The SSD Anthology: Understanding SSDs and New Drives from OCZby Anand Lal Shimpi on March 18, 2009 12:00 AM EST
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Strength in Numbers, What makes SSDs Fast
Given the way a single NAND-flash IC is organized one thing should come to mind: parallelism.
Fundamentally the flash that’s used in SSDs cut from the same cloth as the flash that’s used in USB drives. And if you’ve ever used a USB flash drive you know that those things aren’t all that fast. Peak performance to a single NAND-flash IC is going to be somewhere in the 5 - 40MB/s range. You get the faster transfer rates by reading/writing in parallel to multiple die in the same package.
The real performance comes from accessing multiple NAND ICs concurrently. If each device can give you 20MB/s of bandwidth and you’ve got 10 devices you can access at the same time, that’s 200MB/s of bandwidth. While hard drives like reads/writes to be at the same place on the drive, SSDs don’t mind; some are even architected to prefer that data be spread out all over the drive so it can hit as many flash devices as possible in tandem. Most drives these days have 4 - 10 channel controllers.
I told you I’d mention this again because it’s hugely important, so here it is:
A single NAND flash die is subdivided into blocks. The typical case these days is that each block is 512KB in size. Each block is further subdivided into pages, with the typical page size these days being 4KB.
Now you can read and write to individual pages, so long as they are empty. However once a page has been written, it can’t be overwritten, it must be erased first before you can write to it again. And therein lies the problem, the smallest structure you can erase in a NAND flash device today is a block. Once more, you can read/write 4KB at a time, but you can only erase 512KB at a time.
It gets worse. Every time you erase a block, you reduce the lifespan of the flash. Standard MLC NAND flash can only be erased 10,000 times before it goes bad and stops storing data.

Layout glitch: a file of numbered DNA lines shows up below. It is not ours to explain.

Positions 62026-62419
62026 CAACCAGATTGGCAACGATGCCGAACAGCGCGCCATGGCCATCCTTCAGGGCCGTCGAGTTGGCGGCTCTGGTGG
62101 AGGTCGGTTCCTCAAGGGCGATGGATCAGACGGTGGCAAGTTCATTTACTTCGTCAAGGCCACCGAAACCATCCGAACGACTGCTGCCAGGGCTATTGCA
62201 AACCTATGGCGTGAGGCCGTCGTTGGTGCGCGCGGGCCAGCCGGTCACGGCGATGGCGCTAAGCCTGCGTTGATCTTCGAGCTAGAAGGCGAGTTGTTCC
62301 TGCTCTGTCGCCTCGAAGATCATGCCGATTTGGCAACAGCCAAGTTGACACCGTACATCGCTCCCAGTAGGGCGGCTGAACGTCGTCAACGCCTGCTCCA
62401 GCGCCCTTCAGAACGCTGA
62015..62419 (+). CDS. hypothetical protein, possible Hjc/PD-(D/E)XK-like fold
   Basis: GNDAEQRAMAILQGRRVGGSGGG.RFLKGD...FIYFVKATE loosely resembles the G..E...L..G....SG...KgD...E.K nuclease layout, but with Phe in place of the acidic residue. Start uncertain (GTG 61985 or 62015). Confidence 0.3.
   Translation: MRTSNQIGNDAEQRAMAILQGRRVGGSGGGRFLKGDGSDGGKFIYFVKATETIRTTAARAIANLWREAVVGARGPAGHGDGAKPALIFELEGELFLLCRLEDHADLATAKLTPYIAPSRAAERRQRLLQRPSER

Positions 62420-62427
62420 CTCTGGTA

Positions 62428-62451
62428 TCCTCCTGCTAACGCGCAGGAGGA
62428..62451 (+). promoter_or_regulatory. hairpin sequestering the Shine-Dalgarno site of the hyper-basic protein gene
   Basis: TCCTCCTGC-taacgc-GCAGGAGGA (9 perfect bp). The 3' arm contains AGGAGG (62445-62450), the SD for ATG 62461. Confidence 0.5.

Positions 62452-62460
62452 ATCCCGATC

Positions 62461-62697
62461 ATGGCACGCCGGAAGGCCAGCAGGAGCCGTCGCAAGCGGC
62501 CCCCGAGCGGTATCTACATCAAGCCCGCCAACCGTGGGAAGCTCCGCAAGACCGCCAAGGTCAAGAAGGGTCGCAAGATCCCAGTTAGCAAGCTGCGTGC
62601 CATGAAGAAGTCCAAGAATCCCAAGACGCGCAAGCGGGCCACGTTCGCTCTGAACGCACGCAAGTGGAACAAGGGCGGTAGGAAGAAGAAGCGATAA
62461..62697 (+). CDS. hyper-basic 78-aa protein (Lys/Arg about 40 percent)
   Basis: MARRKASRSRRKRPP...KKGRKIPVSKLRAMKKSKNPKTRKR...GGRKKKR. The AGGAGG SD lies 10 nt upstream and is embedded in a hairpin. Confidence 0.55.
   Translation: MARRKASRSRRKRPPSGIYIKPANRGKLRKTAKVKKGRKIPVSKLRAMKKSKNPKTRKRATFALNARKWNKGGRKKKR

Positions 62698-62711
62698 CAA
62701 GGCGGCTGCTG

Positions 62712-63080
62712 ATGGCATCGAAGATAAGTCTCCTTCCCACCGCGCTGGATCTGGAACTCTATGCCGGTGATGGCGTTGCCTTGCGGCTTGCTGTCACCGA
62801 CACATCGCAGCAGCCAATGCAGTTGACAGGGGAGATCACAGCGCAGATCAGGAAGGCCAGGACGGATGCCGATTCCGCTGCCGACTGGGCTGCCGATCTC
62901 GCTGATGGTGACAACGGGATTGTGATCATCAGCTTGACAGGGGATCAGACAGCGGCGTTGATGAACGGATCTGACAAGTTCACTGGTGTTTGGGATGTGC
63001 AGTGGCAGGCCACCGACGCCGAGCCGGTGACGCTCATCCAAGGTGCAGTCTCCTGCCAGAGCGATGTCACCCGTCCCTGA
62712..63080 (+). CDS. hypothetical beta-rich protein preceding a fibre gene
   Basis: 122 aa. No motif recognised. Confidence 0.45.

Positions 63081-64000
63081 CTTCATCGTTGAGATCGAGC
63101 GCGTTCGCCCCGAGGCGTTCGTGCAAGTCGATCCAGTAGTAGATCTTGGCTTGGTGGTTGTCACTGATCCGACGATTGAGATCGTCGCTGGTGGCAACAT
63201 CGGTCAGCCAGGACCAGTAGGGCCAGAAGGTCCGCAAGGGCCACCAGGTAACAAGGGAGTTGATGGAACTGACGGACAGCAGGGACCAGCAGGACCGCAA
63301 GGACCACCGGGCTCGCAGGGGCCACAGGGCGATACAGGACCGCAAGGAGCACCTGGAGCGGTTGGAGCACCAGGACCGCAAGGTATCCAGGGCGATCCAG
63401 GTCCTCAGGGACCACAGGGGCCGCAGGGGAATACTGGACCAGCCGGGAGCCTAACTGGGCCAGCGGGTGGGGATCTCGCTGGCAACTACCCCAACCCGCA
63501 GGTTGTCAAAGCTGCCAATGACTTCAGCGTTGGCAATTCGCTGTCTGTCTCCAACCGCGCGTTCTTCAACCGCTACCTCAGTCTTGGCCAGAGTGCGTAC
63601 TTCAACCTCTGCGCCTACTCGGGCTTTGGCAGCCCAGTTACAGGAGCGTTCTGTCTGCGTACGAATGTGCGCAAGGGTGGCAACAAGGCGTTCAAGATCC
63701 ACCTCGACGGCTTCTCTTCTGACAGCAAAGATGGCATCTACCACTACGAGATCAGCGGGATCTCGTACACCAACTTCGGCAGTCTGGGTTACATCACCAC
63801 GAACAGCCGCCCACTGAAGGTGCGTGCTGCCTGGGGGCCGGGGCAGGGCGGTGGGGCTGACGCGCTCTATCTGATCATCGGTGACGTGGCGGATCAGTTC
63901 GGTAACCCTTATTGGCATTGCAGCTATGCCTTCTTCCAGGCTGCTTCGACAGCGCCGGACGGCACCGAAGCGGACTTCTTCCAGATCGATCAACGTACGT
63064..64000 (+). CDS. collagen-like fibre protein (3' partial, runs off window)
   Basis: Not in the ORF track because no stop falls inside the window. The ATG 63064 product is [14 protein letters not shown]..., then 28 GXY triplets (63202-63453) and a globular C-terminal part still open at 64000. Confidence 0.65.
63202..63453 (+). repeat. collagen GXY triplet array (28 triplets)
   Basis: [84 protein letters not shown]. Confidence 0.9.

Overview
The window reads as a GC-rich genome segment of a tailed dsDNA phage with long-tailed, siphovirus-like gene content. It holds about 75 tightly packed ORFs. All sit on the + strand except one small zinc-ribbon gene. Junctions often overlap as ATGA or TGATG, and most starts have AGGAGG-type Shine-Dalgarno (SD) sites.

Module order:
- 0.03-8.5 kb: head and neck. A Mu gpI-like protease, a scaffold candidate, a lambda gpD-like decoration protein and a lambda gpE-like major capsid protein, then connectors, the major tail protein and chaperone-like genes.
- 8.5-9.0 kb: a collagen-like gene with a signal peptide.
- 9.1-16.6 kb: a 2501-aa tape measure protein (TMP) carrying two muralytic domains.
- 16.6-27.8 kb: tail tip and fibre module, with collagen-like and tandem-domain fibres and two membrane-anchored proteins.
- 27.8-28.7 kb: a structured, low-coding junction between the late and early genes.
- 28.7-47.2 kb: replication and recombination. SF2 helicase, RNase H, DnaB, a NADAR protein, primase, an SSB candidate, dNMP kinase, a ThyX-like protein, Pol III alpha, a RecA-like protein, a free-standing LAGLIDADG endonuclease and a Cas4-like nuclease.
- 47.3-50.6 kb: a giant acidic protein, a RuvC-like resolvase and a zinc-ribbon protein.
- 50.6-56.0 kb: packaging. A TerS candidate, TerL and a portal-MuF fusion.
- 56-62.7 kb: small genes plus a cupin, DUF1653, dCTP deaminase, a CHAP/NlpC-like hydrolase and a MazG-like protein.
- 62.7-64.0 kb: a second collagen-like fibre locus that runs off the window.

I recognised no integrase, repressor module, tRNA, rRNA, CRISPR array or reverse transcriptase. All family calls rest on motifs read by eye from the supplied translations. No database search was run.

Based on what I’ve just told you there are two things you don’t want to do when writing to flash: 1) you don’t want to overwrite data, and 2) you don’t want to erase data. If flash were used as a replacement for DVD-Rs then we wouldn’t have a problem, but it’s being used as a replacement for conventional HDDs. Who thought that would be a good idea?
It turns out that the benefits are more than worth the inconvenience of dealing with these pesky rules; so we work around them.
Most people don’t fill up their drives, so SSD controller makers get around the problem by writing to every page on the drive before ever erasing a single block.
If you go about using all available pages to write to and never erasing anything from the drive, you’ll eventually run out of available pages. I’m sure there’s a fossil fuel analogy somewhere in there. While your drive won’t technically be full (you may have been diligently deleting files along the way and only using a fraction of your drive’s capacity), eventually every single block on your drive will be full of both valid and invalid pages.
In other words, even if you’re using only 60% of your drive, chances are that 100% of your drive will get written to simply by day to day creation/deletion of files.